Second, this opinion rejects the idea that the meaning of the Charter is fixed by what Jack Balkin calls "the original expected application of the text." Of course, I agree with Balkin when he distinguishes application from meaning, and in fact, the post to which Leiter was responding explicitly endorsed Balkin on this point. As I've argued, original expected applications are only evidence of the meaning of the text--they do not fix the meaning. But the Canadian Supreme Court's rejection of fixation by original expected application is not equivalent to a rejection of original-meaning originalism.
Third, it seems very unlikely that the Court was rejecting "original meaning originalism"--e.g., the idea that the meaning of the constitutional text is its "original public meaning"--to use Balkin's phrase. Several reasons: (a) this form of originalist theory was first prominently articulated in 1989 (see my prior post) and not fully developed until the late 1990s but Re B.C. Motor Vehicle Act was decided in 1985; (b) the opinion doesn't explicitly reject the authority of the text or discuss anything like "original public meaning"; (c) the actual methodology of the opinion is textualist and its deployment of that method is consistent with original-meaning originalism. (In part, this consistency is an accident of history. The case was decided shortly after the adoption of the Charter, so the contemporary meaning the text was also the original public meaning.)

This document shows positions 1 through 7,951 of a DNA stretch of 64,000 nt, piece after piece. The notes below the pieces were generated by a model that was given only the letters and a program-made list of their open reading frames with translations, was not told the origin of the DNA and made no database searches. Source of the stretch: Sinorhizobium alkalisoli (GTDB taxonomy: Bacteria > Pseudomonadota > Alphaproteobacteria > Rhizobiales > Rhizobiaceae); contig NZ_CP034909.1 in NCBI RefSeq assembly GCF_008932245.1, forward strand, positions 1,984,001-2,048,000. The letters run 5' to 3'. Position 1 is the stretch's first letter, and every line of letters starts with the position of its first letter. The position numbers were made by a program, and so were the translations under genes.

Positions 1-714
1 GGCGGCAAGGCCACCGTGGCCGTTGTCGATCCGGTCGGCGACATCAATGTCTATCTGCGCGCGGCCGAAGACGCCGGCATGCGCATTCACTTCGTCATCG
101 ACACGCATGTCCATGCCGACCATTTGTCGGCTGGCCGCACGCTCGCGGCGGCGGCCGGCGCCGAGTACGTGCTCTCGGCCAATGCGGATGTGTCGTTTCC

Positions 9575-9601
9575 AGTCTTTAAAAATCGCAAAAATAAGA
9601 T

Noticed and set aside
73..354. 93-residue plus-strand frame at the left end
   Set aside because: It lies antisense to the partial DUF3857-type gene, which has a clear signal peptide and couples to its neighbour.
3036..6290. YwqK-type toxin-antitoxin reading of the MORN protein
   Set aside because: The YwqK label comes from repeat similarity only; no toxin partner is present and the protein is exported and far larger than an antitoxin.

Fourth, it is possible that the living tree doctrine is inconsistent with original meaning originalism. That is, it is possible that the Court sanctions judicial authority to alter the meaning of the Charter or to interpret the Charter in light of contemporary language if there has been a shift in the meaning of words or phrases since the time the Charter was adopted. I would need to know more about the doctrine and its application in other subsequent cases.
Fifth, whatever is going on in Re B.C. Motor Vehicle Act, that opinion does not articulate a theory of constitutional interpretation. There may be other Canadian decisions that do this--I have only a passing knowledge of Canadian constitutional jurisprudence. That is, Re B.C. Motor Vehicle Act does not articulate a view of constitutional semantics that could be considered as an alternative to original-meaning originalism.
On a hopeful note, sometimes when originalism is discussed in the blogosphere, progress is made in clarifying the issues and shaprening the theoretical distinctions. I hope this has been one of those times.